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Are American Vigilantes Hunting Down and Murdering Immigrants as They Cross the Arizona Border?

"A lot of angry, militant white men on the border sitting like hunters," a former detective warns, as the number of unsolved murders piles up.

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While still with NSM, Ready also recruited Jeffrey Harbin, son of a well-known local neo-Nazi. In January 2011, the younger Harbin was arrested with three homemade bombs that he was apparently transporting for use against immigrants on the border. Twelve more devices were found in Harbin’s home. Ready said he didn’t know what the bombs were for, “but I will say that domestic terrorism is real.”

Twice during 2011 — on Feb. 26 and July 17 — Border Patrol agents found Ready and others detaining immigrants in the desert, according to documents. Ready had flex-cuffed an immigrant in the first incident and pointed guns at a group in the second, both likely criminal acts of false imprisonment. Agents reported the incidents to the U.S. Attorney’s office, but no action was taken.

Ready was growing increasingly paranoid. This April 29, he E-mailed friends about his fears: “I sleep with a Loaded shotgun under my bed and a 9 mm on the nightstand. I have 2 Ar-15’s, other hardware, and a trained German Shepherd in the backyard. Mossad or ZOG [a neo-Nazi acronym for Zionist Occupied Government] or the Cartel or some ANTIFA [antifascist] freak may make a move on me.

“Hopefully I can give them their just desserts first.”

Three days later, J.T. Ready murdered his girlfriend and her family and then committed suicide. Arriving at the bloody scene, police found, among other things, six 40 mm anti-tank grenades.

Hints of Violence

The suspicion of vigilante violence in Arizona does not rest only on the exploits of J.T. Ready, or even the six murders near Eloy. Over the years, a number of cases have cropped up that hint at possible campaigns of killing.

In 2005, during the first major muster of the anti-immigrant Minuteman Project, the Intelligence Report interviewed two men who described themselves as members of the neo-Nazi National Alliance (see related story, p. 12). Identifying themselves only as Johnny and Michael, the two said they were part of a six-man team who had joined the muster, in part, to scout future sniping positions.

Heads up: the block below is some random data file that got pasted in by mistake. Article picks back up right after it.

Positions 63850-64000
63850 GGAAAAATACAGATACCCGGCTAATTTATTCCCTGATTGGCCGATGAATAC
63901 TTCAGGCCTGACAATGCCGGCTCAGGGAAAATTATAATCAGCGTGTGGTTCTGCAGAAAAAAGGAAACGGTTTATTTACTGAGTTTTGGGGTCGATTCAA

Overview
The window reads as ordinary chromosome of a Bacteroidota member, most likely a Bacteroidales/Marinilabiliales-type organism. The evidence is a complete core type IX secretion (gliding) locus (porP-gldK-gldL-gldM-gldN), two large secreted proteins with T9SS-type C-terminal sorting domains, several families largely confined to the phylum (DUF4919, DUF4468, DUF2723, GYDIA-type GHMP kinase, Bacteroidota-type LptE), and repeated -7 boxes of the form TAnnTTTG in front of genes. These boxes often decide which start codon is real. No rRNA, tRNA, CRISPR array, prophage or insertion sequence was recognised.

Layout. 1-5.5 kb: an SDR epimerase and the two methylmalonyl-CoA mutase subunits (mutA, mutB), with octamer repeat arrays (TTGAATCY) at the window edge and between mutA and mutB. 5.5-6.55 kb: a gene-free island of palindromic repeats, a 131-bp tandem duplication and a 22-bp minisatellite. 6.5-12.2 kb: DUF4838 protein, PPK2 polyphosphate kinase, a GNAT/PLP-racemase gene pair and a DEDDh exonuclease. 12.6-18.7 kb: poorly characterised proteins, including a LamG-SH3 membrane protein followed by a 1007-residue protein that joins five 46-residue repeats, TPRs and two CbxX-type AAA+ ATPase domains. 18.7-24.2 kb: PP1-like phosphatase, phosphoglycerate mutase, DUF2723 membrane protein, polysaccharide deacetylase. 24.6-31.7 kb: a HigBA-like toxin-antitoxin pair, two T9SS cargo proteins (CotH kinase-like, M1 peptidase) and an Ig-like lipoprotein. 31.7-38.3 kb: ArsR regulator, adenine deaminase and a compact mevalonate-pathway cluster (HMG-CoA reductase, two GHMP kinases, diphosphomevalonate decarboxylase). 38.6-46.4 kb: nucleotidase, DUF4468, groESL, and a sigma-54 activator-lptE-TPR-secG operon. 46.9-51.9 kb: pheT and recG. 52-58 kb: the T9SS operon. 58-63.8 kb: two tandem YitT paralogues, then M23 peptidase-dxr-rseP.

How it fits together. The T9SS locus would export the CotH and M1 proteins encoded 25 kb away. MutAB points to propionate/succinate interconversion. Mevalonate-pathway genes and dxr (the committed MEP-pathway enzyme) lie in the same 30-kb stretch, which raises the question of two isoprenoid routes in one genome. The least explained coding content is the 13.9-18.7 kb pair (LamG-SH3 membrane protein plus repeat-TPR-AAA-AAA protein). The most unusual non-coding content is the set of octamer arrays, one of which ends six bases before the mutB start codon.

“You get up there with a rifle and start shooting four or five of them a week,” said Michael, outfitted with body armor and a semi-automatic pistol, “the other four or five thousand behind them are going to think twice about crossing that line.”

In 2009, a Border Patrol agent found a live pipe bomb on a smuggling route near Tucson that was described as “moderately complex,” according to a classified memo released by a group that hacked the Pima County Sheriff’s Office.

Another hacked memo, this one from the Arizona Department of Public Safety, revealed that a militant group called “A Concerned Citizen” was trying to shut down a stretch of interstate to stop smugglers in 2010. The memo warned of the “potential for human rights violations and a possibility of violence.”

Other documents also revealed episodes of apparent extremism that were previously unknown to the public. In March 2011, for example, Border Patrol agents encountered a heavily armed man in the desert south of Tucson. The man, identified as Tim Foley, told the agents he had military experience as a sniper and that he planned to conduct “mercenary type operations” along the border. He also allegedy told them he had deployed an improvised explosive device in the desert.

The deadly rage of many nativists who came to Arizona in recent years was highlighted in the person of Shawna Forde, founder of the vigilante group Minuteman American Defense. Forde, along with two confederates, is on death row for the 2009 murder of a Latino man and his 9-year-old daughter. The pair were shot in their own Arivaca, Ariz., home, not while trying to cross any border. They were U.S. citizens who Forde intended to rob in order to fund her nativist activities.

 
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